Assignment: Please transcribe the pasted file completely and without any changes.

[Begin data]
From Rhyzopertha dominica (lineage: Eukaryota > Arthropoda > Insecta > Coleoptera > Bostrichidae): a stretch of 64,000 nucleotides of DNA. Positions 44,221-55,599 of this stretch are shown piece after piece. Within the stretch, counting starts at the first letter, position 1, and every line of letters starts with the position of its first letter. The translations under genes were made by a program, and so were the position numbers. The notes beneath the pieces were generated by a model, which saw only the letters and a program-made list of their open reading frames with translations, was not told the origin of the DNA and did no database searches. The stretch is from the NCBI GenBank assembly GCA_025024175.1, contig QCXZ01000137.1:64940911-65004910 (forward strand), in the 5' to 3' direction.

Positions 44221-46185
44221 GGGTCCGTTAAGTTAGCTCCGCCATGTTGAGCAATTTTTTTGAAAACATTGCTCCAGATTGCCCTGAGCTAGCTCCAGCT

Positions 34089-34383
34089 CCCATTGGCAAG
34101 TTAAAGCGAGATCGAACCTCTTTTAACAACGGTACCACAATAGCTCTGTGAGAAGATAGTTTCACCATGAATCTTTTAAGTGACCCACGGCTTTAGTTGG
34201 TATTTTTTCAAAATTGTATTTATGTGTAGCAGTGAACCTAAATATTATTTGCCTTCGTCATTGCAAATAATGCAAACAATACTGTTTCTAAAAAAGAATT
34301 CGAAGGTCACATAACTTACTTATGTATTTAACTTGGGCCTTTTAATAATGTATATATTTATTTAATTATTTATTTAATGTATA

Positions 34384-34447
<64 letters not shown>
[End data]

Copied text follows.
From Rhyzopertha dominica (lineage: Eukaryota > Arthropoda > Insecta > Coleoptera > Bostrichidae): a stretch of 64,000 nucleotides of DNA. Positions 44,221-55,599 of this stretch are shown piece after piece. Within the stretch, counting starts at the first letter, position 1, and every line of letters starts with the position of its first letter. The translations under genes were made by a program, and so were the position numbers. The notes beneath the pieces were generated by a model, which saw only the letters and a program-made list of their open reading frames with translations, was not told the origin of the DNA and did no database searches. The stretch is from the NCBI GenBank assembly GCA_025024175.1, contig QCXZ01000137.1:64940911-65004910 (forward strand), in the 5' to 3' direction.

Positions 44221-46185
44221 GGGTCCGTTAAGTTAGCTCCGCCATGTTGAGCAATTTTTTTGAAAACATTGCTCCAGATTGCCCTGAGCTAGCTCCAGCT

Positions 34089-34383
34089 CCCATTGGCAAG
34101 TTAAAGCGAGATCGAACCTCTTTTAACAACGGTACCACAATAGCTCTGTGAGAAGATAGTTTCACCATGAATCTTTTAAGTGACCCACGGCTTTAGTTGG
34201 TATTTTTTCAAAATTGTATTTATGTGTAGCAGTGAACCTAAATATTATTTGCCTTCGTCATTGCAAATAATGCAAACAATACTGTTTCTAAAAAAGAATT
34301 CGAAGGTCACATAACTTACTTATGTATTTAACTTGGGCCTTTTAATAATGTATATATTTATTTAATTATTTATTTAATGTATA

Positions 34384-34447
<64 letters not shown>